Updated: 5 observations from Georgia Tech’s loss to Virginia Tech


Updated: 5 observations from Georgia Tech’s loss to Virginia Tech

A week after clutch shots and tough defense produced the biggest win of coach Brian Gregory’s tenure, Georgia Tech stumbled to one of the worst defeats under his watch. Leading by as many as 15 points in the first half and by 10 with 4:32 to play, the Yellow Jackets handed a 78-77 decision to Virginia Tech on Saturday afternoon at McCamish Pavilion. The postgame pall far differed from the exuberance and hope produced by the Jackets’ win over then-No. 4 Virginia the previous Saturday.

“Very stunned,” said Georgia Tech guard Marcus Georges-Hunt, whose career-high 27 points went to waste in the defeat.

Ahead 74-64 after Georges-Hunt converted a traditional 3-point play at the 4:32 mark, the Jackets (11-7 overall, 1-4 ACC) melted down. Over the final 10 possessions of the game, Tech scored three points, shot 1-for-6 from the field, turned the ball over four times and couldn’t get a last-second shot off after a Hokies free throw put them up 78-77 with 3.4 seconds to play. The Hokies finished the game on a 14-3 run.

“It’s disappointing because you have a game that you’ve played well enough in a lot of key areas to win the game, but you weren’t able to finish it off,” Gregory said.

Here are five observations from the game.

They are free, but sometimes costly

Free throws were again at the heart of the defeat for Georgia Tech. In the second half, the Hokies were 23-for-27 from the line while Georgia Tech was 3-for-9. The margin fed Virginia Tech’s rally from a 10-point halftime deficit, giving the Hokies easy points as they shot 41.7 from the field in the second half. In the second half of Georgia Tech’s four ACC losses, the Jackets have taken 29 free throws to their opponents’ 93. Worse, Georgia Tech’s opponents have shot 86 percent (80-for-93) while the Jackets have shot 51.7 percent (15-for-29).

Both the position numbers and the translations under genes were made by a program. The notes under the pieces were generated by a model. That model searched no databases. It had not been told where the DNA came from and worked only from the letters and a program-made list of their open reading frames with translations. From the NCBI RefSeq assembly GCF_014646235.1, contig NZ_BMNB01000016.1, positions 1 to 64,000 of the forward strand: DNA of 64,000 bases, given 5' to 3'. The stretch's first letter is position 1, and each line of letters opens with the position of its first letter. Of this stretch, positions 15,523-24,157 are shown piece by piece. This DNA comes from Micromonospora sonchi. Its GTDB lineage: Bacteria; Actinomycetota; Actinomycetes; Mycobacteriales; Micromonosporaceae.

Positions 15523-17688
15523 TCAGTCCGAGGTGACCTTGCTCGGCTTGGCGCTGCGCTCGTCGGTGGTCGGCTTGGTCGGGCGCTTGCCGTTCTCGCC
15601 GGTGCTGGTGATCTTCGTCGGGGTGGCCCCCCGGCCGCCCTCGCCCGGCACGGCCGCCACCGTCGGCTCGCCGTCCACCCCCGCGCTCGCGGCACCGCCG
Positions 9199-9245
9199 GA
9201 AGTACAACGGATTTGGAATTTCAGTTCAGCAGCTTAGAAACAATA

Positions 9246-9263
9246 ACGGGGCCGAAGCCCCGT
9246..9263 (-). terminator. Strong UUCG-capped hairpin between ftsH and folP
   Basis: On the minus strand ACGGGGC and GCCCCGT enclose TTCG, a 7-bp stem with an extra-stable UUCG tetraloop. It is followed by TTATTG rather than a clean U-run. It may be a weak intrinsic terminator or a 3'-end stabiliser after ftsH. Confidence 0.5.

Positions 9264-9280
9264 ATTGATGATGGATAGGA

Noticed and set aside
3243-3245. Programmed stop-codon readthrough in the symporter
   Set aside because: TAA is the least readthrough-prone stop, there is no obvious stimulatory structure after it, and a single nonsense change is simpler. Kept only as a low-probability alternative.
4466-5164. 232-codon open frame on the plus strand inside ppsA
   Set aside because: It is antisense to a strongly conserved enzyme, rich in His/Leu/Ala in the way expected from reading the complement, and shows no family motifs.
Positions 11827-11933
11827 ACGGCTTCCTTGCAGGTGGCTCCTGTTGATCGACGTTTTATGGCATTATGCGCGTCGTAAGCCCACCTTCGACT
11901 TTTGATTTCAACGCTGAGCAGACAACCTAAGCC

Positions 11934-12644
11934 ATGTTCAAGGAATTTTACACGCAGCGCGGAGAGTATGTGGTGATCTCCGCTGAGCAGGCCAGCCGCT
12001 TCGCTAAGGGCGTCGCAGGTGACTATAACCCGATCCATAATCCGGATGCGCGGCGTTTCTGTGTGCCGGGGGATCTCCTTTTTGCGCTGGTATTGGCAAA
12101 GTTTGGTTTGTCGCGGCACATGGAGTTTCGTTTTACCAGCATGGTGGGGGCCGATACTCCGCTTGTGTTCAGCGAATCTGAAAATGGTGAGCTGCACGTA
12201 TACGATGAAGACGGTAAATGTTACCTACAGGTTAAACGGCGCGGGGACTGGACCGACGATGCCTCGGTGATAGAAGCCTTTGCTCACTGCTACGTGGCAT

Gregory had no complaints about the officiating, saying the crew was made up of “three quality officials.” He spoke of having to “really come up with something to figure that out or something that you can go to outside of your normal (defensive) coverage” to avoid fouling so frequently.

Late turnovers hurt

Four turnovers in the final 4:20 were killers. Forward Charles Mitchell threw the ball away in the backcourt on back-to-back possessions, leading directly to four points for the Hokies in the span of six seconds and cutting the lead from 10 points (74-64) to six (74-68). Virginia Tech coach Buzz Williams said that the two giveaways “gave us at least a chance.”

“I don’t know that we necessarily did anything (on the two turnovers), but we were the beneficiary, for sure,” he said.

Later, guard Josh Heath, who had turned the ball over three times in 76 minutes of ACC play entering the game, lost the ball twice in a span of three possessions.

“You just can’t do that, not in this league,” Gregory said. “You can’t give life to a team like that. And that’s exactly what we did.”

Another bad day for Smith

Guard Adam Smith, playing against his former teammates, had a rough afternoon, as well. He was 2-for-13 from the field and 1-for-7 from 3-point range, including an air ball with 1:24 to play and the score tied at 75-75. Smith’s eight-game double-figure scoring streak ended with a five-point effort.

Tale of two halves

Georgia Tech’s second-half collapse followed a first half in which it did so much right. Forcing tough shots, taking advantage of the Hokies’ early sloppiness and scoring swiftly in transition, the Jackets took a 12-2 lead and pushed the advantage to 29-14, their largest lead of the game. In the half, Georgia Tech shot 17-for-34 from the field and scored nine second-chance points and 17 fast-break points in taking a 43-33 halftime lead.

“I thought they just dominated us in the first half,” Williams said.

Time to bounce back

This ranks among the more disheartening losses in Gregory’s tenure, perhaps the most, and there have been many. Trying to establish a home-court advantage for the ACC season, against a team that was entirely beatable, after taking a 15-point first-half lead and a 10-point lead with 4:2o left with the ball, the Jackets handed the game away.

The Jackets will have to dwell on it for the next week, as they do not play again until their game at home Saturday against Louisville.

“We’ll rally,” Gregory said. “That’s what we do. That’s what we have to do.”

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